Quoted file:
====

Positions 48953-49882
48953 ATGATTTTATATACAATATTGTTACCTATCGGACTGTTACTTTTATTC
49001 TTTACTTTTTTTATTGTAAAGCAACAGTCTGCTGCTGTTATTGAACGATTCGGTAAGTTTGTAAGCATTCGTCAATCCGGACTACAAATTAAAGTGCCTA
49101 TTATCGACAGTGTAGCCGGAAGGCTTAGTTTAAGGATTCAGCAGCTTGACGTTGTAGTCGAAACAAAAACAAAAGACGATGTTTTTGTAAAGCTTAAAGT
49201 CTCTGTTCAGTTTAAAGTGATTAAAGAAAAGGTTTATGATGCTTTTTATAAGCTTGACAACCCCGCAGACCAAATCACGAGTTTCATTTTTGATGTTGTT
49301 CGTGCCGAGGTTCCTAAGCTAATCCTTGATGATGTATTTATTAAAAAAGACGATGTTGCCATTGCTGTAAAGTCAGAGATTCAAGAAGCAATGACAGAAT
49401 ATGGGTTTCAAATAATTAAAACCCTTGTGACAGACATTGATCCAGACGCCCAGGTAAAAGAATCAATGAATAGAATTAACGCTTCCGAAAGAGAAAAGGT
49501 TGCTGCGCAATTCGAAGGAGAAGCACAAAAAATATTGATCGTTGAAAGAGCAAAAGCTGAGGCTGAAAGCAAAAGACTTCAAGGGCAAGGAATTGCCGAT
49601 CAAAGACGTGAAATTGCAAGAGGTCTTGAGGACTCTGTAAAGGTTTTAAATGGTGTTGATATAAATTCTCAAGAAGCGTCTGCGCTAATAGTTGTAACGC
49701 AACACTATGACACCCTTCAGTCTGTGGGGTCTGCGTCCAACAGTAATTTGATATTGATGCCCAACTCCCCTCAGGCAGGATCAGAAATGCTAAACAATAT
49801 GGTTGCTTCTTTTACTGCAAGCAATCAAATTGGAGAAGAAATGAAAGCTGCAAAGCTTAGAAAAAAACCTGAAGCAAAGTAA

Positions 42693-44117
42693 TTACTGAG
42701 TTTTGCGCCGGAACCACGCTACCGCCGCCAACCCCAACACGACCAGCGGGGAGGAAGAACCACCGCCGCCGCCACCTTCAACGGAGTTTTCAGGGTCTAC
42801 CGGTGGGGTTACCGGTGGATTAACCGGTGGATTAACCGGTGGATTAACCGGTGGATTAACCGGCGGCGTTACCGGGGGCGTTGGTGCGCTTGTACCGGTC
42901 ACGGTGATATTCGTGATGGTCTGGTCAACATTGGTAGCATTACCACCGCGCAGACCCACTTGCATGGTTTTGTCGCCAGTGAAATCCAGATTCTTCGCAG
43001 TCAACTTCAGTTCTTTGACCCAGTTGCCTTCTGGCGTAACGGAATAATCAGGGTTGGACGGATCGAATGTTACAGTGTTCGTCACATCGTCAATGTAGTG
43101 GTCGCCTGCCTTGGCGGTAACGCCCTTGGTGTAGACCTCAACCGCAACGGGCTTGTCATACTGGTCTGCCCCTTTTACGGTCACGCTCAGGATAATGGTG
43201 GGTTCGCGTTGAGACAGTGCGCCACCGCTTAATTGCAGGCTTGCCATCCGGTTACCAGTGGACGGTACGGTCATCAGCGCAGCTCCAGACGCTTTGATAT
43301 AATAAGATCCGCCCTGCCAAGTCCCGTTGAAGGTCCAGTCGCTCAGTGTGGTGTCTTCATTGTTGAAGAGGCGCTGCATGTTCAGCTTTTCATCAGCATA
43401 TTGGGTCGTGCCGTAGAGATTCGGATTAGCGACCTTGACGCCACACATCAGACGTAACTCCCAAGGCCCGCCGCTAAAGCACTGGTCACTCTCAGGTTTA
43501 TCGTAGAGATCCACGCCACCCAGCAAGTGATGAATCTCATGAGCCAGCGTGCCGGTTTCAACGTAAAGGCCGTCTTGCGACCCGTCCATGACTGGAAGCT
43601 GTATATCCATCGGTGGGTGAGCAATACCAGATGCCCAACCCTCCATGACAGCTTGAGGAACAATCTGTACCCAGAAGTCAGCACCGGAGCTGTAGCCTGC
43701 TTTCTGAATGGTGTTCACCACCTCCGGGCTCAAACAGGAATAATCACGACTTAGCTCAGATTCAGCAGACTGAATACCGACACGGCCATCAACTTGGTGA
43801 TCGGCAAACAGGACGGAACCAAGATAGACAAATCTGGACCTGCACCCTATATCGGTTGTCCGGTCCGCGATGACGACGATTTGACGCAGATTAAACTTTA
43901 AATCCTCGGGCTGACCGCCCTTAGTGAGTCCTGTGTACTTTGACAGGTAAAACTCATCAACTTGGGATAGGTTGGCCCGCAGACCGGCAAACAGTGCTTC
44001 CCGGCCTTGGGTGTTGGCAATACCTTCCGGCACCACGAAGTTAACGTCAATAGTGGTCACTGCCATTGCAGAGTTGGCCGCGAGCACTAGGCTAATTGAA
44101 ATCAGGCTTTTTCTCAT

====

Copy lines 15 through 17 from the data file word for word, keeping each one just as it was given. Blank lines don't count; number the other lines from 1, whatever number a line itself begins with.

42801 CGGTGGGGTTACCGGTGGATTAACCGGTGGATTAACCGGTGGATTAACCGGTGGATTAACCGGCGGCGTTACCGGGGGCGTTGGTGCGCTTGTACCGGTC
42901 ACGGTGATATTCGTGATGGTCTGGTCAACATTGGTAGCATTACCACCGCGCAGACCCACTTGCATGGTTTTGTCGCCAGTGAAATCCAGATTCTTCGCAG
43001 TCAACTTCAGTTCTTTGACCCAGTTGCCTTCTGGCGTAACGGAATAATCAGGGTTGGACGGATCGAATGTTACAGTGTTCGTCACATCGTCAATGTAGTG